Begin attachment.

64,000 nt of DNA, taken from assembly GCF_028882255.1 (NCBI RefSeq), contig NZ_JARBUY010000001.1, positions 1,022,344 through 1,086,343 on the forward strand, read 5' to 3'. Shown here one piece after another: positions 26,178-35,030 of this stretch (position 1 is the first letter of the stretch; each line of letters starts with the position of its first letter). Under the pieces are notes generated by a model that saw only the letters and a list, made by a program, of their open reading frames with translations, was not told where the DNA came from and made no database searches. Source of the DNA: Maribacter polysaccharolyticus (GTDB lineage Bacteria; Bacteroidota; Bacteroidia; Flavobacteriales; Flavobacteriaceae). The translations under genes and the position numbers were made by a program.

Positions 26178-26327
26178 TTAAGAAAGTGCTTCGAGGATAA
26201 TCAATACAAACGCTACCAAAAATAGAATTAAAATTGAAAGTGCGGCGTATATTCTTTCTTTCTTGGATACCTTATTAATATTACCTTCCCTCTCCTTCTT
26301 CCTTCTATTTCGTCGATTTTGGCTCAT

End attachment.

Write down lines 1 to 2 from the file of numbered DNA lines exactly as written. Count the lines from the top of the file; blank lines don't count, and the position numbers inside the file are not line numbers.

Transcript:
64,000 nt of DNA, taken from assembly GCF_028882255.1 (NCBI RefSeq), contig NZ_JARBUY010000001.1, positions 1,022,344 through 1,086,343 on the forward strand, read 5' to 3'. Shown here one piece after another: positions 26,178-35,030 of this stretch (position 1 is the first letter of the stretch; each line of letters starts with the position of its first letter). Under the pieces are notes generated by a model that saw only the letters and a list, made by a program, of their open reading frames with translations, was not told where the DNA came from and made no database searches. Source of the DNA: Maribacter polysaccharolyticus (GTDB lineage Bacteria; Bacteroidota; Bacteroidia; Flavobacteriales; Flavobacteriaceae). The translations under genes and the position numbers were made by a program.

Positions 26178-26327